In addition, many children and adolescents do not participate in outdoor sports or physical activities, but they play computer and video games in their spare time (Mumtaz, 2001), so educators are interested in combining educational content with educational games to enhance students’ intrinsic motivation for learning (Prensky, 2001). Prensky has provided some suggestions to keep players intrinsically challenged: (1) to ensure that individuals feel challenged, and experience a sense of mystery and control while playing; (2) when designing the game, ensure that the level of difficulty of the game should neither be too easy nor too difficult, otherwise both may affect the player’s motivation; (3) the player’s score should be provided to the player so that he/she can track the progress while pursuing the goal; and (4) the purpose of playing the game must be relevant and meaningful to the player—gaining specific knowledge from participating in the game should provide a purpose for the learner to be adherent to the game. This study has followed each of the aforementioned guidelines with an aim to enhance intrinsic motivation in learning.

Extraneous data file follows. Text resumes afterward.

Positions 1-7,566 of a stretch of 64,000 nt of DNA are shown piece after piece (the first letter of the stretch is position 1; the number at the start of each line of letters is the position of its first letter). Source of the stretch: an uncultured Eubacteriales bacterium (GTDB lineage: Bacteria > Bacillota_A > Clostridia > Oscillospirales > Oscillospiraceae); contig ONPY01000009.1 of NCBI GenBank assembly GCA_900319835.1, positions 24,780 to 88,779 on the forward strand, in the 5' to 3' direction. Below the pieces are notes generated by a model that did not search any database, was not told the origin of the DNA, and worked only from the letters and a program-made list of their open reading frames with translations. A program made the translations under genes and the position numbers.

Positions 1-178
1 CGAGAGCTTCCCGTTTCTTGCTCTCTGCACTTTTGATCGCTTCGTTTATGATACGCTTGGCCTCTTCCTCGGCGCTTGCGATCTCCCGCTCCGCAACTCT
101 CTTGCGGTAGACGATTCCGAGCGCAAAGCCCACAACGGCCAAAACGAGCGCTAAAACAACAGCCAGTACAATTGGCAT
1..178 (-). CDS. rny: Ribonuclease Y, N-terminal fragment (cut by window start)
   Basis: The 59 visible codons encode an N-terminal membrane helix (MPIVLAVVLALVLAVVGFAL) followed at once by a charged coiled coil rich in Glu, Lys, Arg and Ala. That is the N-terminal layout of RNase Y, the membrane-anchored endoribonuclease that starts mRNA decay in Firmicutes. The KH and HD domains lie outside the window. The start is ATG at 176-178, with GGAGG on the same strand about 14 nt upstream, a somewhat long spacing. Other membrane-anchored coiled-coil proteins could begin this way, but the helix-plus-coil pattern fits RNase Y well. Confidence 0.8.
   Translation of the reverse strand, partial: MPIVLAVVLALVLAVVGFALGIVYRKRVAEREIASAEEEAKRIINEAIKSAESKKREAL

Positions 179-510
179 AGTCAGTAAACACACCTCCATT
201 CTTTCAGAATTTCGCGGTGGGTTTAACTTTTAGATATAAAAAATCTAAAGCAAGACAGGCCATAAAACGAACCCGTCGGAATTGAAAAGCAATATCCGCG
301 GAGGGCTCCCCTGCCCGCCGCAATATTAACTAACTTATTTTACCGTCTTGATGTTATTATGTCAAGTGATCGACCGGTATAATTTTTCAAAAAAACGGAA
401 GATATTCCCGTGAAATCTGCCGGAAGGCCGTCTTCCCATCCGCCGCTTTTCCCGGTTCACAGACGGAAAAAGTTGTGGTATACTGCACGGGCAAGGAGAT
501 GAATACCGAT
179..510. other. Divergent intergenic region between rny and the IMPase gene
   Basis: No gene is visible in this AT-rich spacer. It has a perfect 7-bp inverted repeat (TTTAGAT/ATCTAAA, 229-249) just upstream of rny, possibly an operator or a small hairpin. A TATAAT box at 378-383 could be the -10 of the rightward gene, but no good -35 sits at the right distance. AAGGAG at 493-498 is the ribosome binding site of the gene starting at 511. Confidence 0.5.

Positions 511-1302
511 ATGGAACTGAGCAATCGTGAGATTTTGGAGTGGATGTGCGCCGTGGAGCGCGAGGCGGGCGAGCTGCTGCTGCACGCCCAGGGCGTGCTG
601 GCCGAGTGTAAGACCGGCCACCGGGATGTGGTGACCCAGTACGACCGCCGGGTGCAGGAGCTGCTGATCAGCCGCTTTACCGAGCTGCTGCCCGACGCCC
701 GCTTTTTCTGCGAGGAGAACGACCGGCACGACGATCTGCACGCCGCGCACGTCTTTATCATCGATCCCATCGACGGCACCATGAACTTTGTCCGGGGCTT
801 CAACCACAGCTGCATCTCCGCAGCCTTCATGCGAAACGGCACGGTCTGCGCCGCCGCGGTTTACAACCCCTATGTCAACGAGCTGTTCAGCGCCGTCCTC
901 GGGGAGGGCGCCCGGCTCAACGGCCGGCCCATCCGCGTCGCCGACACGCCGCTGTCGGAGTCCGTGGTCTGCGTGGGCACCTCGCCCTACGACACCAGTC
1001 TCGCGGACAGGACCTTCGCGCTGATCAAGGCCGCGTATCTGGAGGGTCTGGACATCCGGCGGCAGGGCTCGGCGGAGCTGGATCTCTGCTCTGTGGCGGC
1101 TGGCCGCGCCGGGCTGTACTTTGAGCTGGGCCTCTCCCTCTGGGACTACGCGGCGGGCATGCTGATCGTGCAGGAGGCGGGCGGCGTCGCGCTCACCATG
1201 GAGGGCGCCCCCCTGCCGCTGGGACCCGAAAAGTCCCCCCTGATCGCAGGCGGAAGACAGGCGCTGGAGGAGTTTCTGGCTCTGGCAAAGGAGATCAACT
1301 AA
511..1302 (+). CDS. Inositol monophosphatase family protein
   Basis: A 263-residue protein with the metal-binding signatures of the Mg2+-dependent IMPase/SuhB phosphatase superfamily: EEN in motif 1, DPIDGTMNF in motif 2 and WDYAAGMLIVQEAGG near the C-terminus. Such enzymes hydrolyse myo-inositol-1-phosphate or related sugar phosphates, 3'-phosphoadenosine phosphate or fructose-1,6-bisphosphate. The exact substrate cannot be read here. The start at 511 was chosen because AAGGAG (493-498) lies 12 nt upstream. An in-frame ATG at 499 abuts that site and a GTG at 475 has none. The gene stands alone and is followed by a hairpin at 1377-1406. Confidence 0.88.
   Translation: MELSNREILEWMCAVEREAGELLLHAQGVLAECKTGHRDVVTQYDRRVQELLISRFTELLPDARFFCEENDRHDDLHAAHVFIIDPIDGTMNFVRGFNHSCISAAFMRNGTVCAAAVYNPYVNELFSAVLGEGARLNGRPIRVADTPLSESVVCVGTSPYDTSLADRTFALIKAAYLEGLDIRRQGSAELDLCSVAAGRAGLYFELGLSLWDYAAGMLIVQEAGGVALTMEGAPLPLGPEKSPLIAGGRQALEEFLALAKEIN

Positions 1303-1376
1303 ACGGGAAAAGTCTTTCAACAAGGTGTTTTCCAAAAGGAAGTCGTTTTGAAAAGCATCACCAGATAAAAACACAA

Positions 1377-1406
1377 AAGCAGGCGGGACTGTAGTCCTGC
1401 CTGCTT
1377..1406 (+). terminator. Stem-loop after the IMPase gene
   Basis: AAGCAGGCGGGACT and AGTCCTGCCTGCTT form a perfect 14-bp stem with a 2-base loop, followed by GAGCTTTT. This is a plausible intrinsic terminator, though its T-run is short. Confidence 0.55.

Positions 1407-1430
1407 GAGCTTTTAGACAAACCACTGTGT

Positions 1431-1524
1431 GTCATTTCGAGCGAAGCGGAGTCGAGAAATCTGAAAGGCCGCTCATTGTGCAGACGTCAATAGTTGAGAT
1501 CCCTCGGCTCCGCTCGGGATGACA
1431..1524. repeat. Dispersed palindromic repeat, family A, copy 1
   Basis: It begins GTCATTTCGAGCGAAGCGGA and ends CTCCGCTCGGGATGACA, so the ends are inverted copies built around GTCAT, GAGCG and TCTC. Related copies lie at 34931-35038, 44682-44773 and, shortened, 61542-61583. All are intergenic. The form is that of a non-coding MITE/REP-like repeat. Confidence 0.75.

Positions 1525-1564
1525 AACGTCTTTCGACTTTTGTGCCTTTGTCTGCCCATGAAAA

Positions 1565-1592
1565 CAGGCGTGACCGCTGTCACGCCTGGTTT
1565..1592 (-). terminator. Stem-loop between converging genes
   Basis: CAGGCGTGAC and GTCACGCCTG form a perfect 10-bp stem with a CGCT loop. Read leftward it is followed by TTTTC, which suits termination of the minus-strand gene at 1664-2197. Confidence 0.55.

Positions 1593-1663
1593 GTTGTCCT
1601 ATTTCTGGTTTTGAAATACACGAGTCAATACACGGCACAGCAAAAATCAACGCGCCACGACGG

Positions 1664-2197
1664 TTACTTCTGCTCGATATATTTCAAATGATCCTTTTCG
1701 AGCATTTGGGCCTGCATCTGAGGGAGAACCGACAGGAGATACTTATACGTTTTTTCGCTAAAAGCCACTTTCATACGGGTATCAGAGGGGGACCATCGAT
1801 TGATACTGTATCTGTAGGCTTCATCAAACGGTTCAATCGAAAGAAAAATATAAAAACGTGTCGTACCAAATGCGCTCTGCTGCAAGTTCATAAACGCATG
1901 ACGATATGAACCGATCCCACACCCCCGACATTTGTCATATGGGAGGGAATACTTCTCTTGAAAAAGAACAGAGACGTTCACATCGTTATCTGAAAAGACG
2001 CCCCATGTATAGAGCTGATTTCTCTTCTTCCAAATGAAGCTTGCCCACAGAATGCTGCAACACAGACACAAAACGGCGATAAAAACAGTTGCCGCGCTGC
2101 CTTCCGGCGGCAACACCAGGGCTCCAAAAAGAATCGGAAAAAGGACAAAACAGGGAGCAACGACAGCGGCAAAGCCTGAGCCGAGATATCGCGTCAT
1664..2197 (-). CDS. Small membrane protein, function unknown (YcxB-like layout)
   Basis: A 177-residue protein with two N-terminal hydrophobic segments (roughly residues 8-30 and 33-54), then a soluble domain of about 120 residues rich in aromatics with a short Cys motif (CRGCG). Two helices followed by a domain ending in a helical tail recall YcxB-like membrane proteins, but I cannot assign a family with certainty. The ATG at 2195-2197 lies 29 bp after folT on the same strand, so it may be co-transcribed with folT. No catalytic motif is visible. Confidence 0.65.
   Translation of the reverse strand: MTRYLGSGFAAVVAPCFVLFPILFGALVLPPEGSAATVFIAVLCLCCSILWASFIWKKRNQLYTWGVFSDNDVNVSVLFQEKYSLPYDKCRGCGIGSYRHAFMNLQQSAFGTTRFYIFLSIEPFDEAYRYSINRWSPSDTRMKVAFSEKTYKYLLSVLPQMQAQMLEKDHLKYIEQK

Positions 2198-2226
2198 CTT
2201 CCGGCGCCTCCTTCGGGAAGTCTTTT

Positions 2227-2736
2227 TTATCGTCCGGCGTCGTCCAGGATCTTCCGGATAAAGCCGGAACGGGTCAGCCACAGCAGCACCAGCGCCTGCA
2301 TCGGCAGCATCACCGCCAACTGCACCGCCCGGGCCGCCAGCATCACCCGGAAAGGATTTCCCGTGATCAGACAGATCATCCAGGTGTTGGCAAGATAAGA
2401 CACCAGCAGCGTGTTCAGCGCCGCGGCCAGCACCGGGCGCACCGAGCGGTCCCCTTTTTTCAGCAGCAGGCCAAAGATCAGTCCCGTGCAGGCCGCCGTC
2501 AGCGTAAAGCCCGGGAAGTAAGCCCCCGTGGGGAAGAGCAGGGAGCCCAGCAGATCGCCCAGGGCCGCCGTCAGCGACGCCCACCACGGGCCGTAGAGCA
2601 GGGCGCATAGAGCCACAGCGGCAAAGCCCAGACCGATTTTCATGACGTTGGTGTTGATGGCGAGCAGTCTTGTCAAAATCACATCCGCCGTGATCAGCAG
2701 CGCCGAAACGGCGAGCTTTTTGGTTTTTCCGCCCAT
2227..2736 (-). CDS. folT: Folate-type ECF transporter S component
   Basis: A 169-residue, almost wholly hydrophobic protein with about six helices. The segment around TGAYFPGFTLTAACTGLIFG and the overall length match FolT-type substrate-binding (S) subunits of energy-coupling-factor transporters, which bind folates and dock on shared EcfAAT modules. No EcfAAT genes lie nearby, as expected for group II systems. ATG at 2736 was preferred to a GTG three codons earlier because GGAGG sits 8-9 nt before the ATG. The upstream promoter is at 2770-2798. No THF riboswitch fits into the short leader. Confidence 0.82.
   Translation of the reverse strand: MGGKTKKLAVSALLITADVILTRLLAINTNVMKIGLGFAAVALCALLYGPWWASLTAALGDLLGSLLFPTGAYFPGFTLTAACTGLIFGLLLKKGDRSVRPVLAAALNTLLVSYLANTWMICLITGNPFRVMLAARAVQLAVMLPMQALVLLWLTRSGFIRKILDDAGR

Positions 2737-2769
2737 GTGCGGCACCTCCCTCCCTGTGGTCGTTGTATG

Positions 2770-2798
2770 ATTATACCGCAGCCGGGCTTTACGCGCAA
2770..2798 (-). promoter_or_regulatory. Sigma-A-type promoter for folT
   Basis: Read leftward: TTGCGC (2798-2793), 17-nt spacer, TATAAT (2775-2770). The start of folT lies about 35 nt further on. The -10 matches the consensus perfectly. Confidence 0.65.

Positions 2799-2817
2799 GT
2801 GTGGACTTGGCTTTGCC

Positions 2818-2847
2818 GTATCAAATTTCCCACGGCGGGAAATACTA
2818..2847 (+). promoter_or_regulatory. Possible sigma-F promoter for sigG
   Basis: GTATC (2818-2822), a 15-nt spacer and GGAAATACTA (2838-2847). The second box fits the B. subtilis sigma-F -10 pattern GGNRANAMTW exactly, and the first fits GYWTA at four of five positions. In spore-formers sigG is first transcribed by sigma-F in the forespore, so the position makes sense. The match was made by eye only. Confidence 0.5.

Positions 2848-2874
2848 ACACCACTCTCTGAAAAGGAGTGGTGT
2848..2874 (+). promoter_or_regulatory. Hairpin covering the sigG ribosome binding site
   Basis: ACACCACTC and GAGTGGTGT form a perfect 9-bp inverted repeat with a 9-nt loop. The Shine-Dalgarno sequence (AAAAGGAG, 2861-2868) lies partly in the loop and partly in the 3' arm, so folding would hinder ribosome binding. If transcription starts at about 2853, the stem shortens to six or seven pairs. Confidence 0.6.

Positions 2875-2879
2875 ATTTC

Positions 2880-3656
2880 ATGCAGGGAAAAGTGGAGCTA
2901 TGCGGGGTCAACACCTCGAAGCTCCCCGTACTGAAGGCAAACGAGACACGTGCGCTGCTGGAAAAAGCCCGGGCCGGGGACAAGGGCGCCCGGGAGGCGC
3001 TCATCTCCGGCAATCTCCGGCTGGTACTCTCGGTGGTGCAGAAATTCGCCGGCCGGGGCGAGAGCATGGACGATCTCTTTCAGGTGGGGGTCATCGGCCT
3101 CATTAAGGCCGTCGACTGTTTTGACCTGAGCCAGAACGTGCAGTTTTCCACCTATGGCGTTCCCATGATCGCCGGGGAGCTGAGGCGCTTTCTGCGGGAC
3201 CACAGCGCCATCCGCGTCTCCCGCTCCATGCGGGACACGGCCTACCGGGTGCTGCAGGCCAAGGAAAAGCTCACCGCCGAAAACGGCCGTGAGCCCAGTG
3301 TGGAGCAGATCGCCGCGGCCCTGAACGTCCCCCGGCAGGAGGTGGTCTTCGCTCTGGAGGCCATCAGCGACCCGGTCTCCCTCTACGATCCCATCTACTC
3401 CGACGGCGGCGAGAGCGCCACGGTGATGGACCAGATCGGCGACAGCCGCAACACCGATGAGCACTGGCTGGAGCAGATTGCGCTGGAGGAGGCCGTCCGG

This study uses a combination of gamification and traditional learning methods, while implementing the elements of self-determination theory to design the instructional strategies to motivate students. The aim is to study whether the use of educational game “PaGamO” could enhance students’ learning ability and understand students’ perceptions of educational games.
Materials and Methods